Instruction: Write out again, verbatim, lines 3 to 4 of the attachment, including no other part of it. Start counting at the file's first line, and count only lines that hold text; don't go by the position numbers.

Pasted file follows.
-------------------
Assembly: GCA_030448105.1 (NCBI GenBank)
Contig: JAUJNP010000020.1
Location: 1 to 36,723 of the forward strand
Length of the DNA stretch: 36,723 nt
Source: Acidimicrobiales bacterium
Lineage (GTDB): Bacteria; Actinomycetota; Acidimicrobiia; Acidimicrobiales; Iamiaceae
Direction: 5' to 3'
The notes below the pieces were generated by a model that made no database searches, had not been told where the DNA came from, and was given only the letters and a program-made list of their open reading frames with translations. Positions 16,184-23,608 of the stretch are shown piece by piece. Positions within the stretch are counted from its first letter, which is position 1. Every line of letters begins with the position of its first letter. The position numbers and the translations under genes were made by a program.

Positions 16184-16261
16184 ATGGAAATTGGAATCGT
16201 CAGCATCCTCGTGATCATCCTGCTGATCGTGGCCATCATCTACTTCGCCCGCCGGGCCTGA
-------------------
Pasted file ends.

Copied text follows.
Location: 1 to 36,723 of the forward strand
Length of the DNA stretch: 36,723 nt